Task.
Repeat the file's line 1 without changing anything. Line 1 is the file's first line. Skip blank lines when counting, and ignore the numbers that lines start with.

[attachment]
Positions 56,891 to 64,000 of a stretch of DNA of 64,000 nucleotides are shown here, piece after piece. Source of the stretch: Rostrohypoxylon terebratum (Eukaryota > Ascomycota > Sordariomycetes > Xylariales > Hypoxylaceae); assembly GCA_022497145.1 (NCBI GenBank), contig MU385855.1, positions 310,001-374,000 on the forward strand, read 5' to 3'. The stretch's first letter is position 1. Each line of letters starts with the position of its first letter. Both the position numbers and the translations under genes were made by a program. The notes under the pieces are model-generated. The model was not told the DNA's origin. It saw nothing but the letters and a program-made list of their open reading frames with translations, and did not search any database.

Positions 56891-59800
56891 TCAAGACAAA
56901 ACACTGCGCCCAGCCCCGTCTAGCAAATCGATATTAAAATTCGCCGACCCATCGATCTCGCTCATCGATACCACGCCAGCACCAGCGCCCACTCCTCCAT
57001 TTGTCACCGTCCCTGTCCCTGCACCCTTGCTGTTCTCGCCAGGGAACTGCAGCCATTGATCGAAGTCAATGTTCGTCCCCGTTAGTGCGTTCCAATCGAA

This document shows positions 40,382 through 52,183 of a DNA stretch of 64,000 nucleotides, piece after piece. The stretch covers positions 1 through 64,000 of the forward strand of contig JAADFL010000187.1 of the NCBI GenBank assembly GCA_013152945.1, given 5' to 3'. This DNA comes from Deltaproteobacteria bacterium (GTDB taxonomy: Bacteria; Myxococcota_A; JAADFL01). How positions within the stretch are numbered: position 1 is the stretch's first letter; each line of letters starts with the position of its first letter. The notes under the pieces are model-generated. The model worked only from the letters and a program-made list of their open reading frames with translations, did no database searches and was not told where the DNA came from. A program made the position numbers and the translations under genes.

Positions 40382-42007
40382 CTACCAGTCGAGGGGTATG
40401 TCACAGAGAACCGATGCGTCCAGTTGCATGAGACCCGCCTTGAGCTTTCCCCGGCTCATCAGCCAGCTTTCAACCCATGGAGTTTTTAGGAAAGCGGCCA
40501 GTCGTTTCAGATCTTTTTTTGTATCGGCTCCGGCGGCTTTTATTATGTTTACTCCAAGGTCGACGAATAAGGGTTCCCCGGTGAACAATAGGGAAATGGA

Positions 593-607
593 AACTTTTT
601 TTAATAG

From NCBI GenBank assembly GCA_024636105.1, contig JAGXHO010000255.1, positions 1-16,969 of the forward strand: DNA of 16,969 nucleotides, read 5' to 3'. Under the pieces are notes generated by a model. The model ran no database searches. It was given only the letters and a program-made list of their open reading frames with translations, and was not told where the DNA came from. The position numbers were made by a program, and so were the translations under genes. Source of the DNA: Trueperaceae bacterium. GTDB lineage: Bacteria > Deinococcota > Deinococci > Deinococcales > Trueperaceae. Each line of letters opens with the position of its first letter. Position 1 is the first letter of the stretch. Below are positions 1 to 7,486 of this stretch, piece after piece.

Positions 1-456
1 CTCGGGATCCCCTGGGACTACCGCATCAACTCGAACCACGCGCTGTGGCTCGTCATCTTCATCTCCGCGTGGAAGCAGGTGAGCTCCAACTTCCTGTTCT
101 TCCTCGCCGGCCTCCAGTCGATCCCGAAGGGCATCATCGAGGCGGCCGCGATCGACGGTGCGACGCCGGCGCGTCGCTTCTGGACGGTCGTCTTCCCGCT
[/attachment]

Positions 56,891 to 64,000 of a stretch of DNA of 64,000 nucleotides are shown here, piece after piece. Source of the stretch: Rostrohypoxylon terebratum (Eukaryota > Ascomycota > Sordariomycetes > Xylariales > Hypoxylaceae); assembly GCA_022497145.1 (NCBI GenBank), contig MU385855.1, positions 310,001-374,000 on the forward strand, read 5' to 3'. The stretch's first letter is position 1. Each line of letters starts with the position of its first letter. Both the position numbers and the translations under genes were made by a program. The notes under the pieces are model-generated. The model was not told the DNA's origin. It saw nothing but the letters and a program-made list of their open reading frames with translations, and did not search any database.